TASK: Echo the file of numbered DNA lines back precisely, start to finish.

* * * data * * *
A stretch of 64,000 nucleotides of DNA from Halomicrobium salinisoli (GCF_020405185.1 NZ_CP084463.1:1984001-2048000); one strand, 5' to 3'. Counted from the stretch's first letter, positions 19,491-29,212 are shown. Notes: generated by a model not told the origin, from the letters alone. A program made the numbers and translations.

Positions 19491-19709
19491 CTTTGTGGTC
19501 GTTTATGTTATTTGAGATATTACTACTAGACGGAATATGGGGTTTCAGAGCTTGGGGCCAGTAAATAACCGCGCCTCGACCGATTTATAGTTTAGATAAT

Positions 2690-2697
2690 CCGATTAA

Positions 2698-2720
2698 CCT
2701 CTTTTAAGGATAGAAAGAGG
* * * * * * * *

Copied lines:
A stretch of 64,000 nucleotides of DNA from Halomicrobium salinisoli (GCF_020405185.1 NZ_CP084463.1:1984001-2048000); one strand, 5' to 3'. Counted from the stretch's first letter, positions 19,491-29,212 are shown. Notes: generated by a model not told the origin, from the letters alone. A program made the numbers and translations.

Positions 19491-19709
19491 CTTTGTGGTC
19501 GTTTATGTTATTTGAGATATTACTACTAGACGGAATATGGGGTTTCAGAGCTTGGGGCCAGTAAATAACCGCGCCTCGACCGATTTATAGTTTAGATAAT

Positions 2690-2697
2690 CCGATTAA

Positions 2698-2720
2698 CCT
2701 CTTTTAAGGATAGAAAGAGG